Centrifugal Clutch Information
- On all fun karts, ATVs and other off road utility vehicles, it is important to understand the limitations of a centrifugal clutch. A centrifugal clutch is designed to provide load free idle of the engine and slippage under excessive overloading of the driven application. These features help protect the engines from damages such as broken crankshafts and starters.
- The centrifugal clutch on a vehicle should be set to engage ABOVE engine idle to ensure safe braking and operation. The clutch obtains its power from engine RPM. The lower the engagement and higher the maintained engine speed, the more torque the clutch can transfer to the driven unit.
- Many higher horsepower vehicles run into a problem with clutch failures as a result of lack of engine speed. A clutch cannot be expected to replace a transmission or torque converter. These units are designed to change ratios based on operating need. The clutch is a single speed unit. If the vehicle cannot run on the same sprocket without the clutch, then it will not be able to run with the clutch.
- A good ratio to stay above for smaller go-karts on pavement would be 6:1. This can be calculated by the driven sprocket divided by the drive sprocket. An example is a 72 tooth rear axle sprocket driven by a 12 tooth engine or clutch sprocket: 72/12=6. This means for every 6 turns of the engine or clutch sprocket, the axle makes one turn. Many customers report a ratio of 10:1 is best for larger go-karts. A torque converter provides a high speed ratio of 6:1 and a low speed ratio of 14:1.
- Should this ratio be unobtainable with only the clutch and axle sprockets, you must use a jackshaft between them to help boost to the proper ratio. To calculate this ratio use the formula below:
- A = engine sprocket teeth
- B = input sprocket teeth on jackshaft
- C = output sprocket teeth on jackshaft
- D = axle sprocket teeth
- (B/A) x (D/C) = overall ratio
- Always remember that off road lugged tires, tall oversized tires, weighted tires, low engine RPM, extra vehicle weight, etc., will have an effect on overall performance of the drive train and result in failures.
- Engagement for clutches vary widely per OEM and application. For proper set up please refer to your OEMs specification. If none are available please follow these basic tips:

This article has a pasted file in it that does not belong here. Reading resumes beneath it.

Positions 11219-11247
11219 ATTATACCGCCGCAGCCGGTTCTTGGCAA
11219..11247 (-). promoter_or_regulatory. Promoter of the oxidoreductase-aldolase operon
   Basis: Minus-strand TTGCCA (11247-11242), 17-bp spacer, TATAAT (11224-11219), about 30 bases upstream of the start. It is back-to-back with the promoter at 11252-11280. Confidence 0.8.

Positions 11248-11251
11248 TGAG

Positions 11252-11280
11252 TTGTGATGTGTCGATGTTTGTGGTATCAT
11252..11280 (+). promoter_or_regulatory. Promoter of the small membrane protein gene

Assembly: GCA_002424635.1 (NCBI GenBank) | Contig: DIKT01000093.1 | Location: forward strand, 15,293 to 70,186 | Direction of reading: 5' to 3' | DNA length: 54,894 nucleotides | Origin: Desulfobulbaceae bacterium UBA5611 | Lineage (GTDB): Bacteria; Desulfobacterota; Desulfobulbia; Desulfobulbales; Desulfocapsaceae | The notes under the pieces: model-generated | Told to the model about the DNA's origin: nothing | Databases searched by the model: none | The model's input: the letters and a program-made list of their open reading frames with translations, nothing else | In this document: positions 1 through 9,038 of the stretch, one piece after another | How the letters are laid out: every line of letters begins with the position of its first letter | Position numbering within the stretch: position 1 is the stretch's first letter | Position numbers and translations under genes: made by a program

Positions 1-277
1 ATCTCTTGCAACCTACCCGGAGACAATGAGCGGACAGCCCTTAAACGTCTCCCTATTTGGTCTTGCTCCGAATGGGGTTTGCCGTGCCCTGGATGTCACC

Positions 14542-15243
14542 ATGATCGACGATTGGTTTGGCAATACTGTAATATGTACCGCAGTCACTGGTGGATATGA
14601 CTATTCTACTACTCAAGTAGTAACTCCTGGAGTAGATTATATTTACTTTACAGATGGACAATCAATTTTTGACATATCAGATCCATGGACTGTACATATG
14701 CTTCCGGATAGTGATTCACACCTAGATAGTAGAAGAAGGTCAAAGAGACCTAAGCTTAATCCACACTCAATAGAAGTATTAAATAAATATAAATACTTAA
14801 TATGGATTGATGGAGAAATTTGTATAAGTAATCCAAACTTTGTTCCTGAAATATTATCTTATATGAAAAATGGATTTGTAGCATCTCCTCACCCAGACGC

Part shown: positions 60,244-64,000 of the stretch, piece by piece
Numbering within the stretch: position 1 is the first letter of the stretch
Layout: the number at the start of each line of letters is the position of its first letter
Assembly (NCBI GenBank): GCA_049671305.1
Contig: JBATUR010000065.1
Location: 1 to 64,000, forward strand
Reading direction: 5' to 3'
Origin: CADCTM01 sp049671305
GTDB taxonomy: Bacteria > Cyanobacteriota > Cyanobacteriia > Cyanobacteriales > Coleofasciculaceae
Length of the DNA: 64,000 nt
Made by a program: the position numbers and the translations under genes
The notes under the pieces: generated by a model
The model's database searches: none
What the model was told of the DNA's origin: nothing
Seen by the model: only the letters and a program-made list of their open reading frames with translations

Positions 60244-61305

- Many sprocket clutches are built standard with 2100 RPM engagements while pulley clutches are set at 1800 RPM. All applications except the list below generally require the engine to idle load free. Consult engine idle specifications to select the correct spring(s) for your clutch. This should be the next higher spring than the engine idle speed.
- FUN KARTS: Clutches should not be lowered past idle nor raised past 2400 RPM for best performance and safety.
- CHIPPER-SHREDDERS: Clutches for electric start units can be lowered to 1200 RPM for best performance and safety.
- ELECTRIC MOTORS: clutches should be set no higher than 2/3 the running speed. For best results, select the next spring BELOW this figure:
- Example: 1750 rpm x .667 = 1167 rpm: use 1000 rpm spring.
- NOISE AT IDLE:
1) Verify proper idle speed per engine manual
2) Adjust idle speed of engine BELOW clutch engagement speed
3) Install new springs in clutch
- OVERHEATING OF DRUM:
1) Not enough torque from engine, increase engine operating speed
2) Lower engagement speed by changing spring(s)
3) Improper ratio: move to a larger one (example: go from 2:1 to 6:1
4) Move up to the next larger series clutch
1) It is important to apply an anti-seize compound to the engine crankshaft prior to mounting the clutch. This prevents the shafts from rusting together
2) Be sure to use a new key of the proper size
3) To secure the clutch to the crankshaft, use a hardened 1 1/2" OD flat washer with a correct size grade 5 bolt and lock washer (not included with clutches)
4) Bolt the clutch securely to the crankshaft, if a torque wrench is available torque the bolt to 14-19 foot pounds for 5/16-24 UNF threads, and 26-35 foot pounds for 3/8-24 USF threads
5) Do not allow the clutch to press onto the crankshaft chamfer, install a spacer so that the clutch secures to a square shoulder
6) Prior to starting the engine, inspect the clutch drum to ensure that it rotates freely on the crankshaft, if it doesn't replace immediately with a new drum assembly
7) Always install belt and chain guards after any work has been done on the drive system
- SPRINGS: to install new springs, place through the "ears" of each shoe, never change the direction of the coil windings and make sure that both ends of the hooks are securely seated into the shoes
- RE-BUILDING: press rotor out of drum with a bearing press, NEVER hit the shaft with a hammer, rebuild as required and press rotor assembly back into the drum, secure with snap ring(s)
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